Tuesday, March 29, 2011

Tip Tuesday: Household products

Today the team would like to present some tips for using things you might already have around your house in your paper crafting.

Tip #1
Use the eraser from a pencil as a stamp to make small dots on your paper. Simply ink and stamp the eraser as you would a stamp.

Tip #2
A sink stopper can also be used as a stamp, and will make very nice round rings.

Tip #3
Alcohol-free baby wipes are great for cleaning stamps, but they can also be used to apply ink. Fold one or two wipes into eighths and apply a small amount of ink from a re-inker bottle to one edge of the folded wipes. Apply two or three related colors, leaving a small gap, or allowing the inks spots to just touch. Swipe the wipe across your card-stock, or dab with it onto your card-stock to produce a different look.

Tip #4
Shaving cream combined with re-inkers or acrylic paint can be used to create wonderful marbled effects on paper. Spread the shaving cream onto a thin plate or tray. Add a few drops of ink or paint. Swirl with a toothpick to produce an interesting swirl of color. Place card-stock lightly onto the shaving cream. Lift off carefully. Wipe off excess shaving cream that adheres to the card. Set aside to dry.

Tip #5
Future brand clear acrylic floor polish (also marketed as Pledge with Future Shine) can be used as a sealant for all sorts of craft projects. It can be painted onto paper or polymer clay beads to seal them and make them shine. It can be used like modge-podge for collage projects, both to adhere the objects and to seal them. It can also be used to affix glitter or pearl-ex. Just remember that, as with most finishes, it is better to use several light layers than one heavy one.

Tip #6
Waxed paper placed on your work surface can really help to prevent gooey glue globs from ruining a project if you use a tape gun. The wax resists the glue tape so if you accidentally go off the edge of your project, the glue won't stick to it.

Tip #7
Waxed paper doesn't only resist glue... it also resists ink. Try crumpling up a piece of waxed paper, opening it back up, and then ironing the waxed paper between two sheets of glossy card-stock (with the shiny sides toward the waxed paper). Brayer or sponge ink onto the glossy card-stock to create interesting background paper.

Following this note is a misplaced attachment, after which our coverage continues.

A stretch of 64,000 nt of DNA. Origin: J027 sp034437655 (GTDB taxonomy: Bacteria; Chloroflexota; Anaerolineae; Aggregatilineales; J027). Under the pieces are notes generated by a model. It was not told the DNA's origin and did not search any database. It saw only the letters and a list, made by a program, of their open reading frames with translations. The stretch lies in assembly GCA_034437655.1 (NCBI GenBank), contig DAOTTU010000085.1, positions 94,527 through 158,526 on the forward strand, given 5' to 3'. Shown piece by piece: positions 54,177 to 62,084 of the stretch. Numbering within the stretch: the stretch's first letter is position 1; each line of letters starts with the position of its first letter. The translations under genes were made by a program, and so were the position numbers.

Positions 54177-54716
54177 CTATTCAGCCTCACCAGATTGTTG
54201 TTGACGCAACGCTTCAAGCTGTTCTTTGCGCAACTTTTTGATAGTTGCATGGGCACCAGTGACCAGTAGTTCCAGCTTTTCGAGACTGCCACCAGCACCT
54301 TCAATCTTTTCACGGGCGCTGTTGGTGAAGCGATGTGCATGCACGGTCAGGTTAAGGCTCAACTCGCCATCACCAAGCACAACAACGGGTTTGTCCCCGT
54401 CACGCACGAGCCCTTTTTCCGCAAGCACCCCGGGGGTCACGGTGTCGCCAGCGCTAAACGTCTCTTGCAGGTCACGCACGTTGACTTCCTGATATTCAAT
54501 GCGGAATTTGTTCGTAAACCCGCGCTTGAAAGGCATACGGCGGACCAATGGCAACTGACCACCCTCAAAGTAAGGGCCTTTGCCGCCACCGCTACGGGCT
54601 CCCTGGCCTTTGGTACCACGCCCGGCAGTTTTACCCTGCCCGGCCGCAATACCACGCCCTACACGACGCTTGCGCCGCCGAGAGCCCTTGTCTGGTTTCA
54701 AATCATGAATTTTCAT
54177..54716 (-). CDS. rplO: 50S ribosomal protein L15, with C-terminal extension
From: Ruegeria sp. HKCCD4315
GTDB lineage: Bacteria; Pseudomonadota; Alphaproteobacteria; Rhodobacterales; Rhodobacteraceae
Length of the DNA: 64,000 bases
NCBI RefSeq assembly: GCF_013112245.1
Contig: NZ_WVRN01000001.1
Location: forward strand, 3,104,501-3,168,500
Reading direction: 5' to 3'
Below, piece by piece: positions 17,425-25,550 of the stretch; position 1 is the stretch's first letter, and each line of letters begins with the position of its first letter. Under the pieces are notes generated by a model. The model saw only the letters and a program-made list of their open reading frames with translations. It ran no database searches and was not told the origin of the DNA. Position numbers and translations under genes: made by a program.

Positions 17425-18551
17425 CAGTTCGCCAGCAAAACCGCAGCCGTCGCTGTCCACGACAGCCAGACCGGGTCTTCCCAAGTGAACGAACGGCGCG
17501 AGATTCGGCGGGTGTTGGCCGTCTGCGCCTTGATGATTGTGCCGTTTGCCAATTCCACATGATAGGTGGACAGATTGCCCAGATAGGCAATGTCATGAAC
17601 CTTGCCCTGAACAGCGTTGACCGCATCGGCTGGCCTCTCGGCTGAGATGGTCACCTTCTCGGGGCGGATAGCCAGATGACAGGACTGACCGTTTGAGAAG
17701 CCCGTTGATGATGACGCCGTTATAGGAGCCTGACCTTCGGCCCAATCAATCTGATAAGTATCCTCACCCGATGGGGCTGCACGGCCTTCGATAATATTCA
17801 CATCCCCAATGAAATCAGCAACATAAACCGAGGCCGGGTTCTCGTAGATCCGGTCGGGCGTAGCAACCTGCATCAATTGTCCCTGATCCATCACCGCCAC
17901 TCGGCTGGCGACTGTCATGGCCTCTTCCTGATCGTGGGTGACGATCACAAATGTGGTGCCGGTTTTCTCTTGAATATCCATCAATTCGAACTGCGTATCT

OR for a different look, instead of crumpling the paper, run the waxed paper placed into an embossing folder through a die cutting machine. Iron and ink as above.

Tip #8
Use waxed paper to keep your scissors and punches lubricated. Simply cut or punch on the waxed surface. Cut or punch aluminum foil to help keep them sharp. Cut or punch very fine grit sandpaper to remove small burrs.

Tip #9
Wrap a piece of cardboard with non-stick aluminum foil to create a heat-resistant non-stick surface for embossing on. Place the piece to be embossed on this surface and heat with a heat gun. This is also a perfect surface for shrinking shrink plastic.

Tip #10
Use nail polish to color on stamped acetate sheets for a really wonderful stained glass effect.

Tip #11
Use dish detergent and acrylic paint to make a fun bubble print on your card-stock. Place a small amount of dish detergent in a shallow tray. Add water to the detergent. Add several drops of acrylic paint. Swirl the paint into the water and detergent mixture. Use a drinking straw placed into the tray of water/detergent/paint to blow bubbles. Carefully place the card-stock onto the bubbles to make a print of the bubbles. Lift the card-stock off immediately. Repeat the bubble blowing and printing until you have the desired effect. Set the card-stock aside to dry.

Do you have some tips on using household product in your stamping projects? If so, please share them with us! Those tips, and other comments, are always appreciated!


  1. Hi everyone! I like to use aluminum foil as a metallic accent. I color it with alcohol inks, emboss it, cut it, shape it. You can get the heavier foil at the market too if you need something a little more sturdy.

  2. I love to use a mouse pad for all sorts of things when I am stamping. They provide great cushion for stamping. I put my card-stock on the mousepad prior to stamping and get an even impression with little effort. I also use the mousepad when I want to pierce paper for faux-stitching, and under my punched flowers when I want to add shape to them with embossing tools. The surface has a little give while still being fairly firm and doesn't seem to ever show that it has been pierced!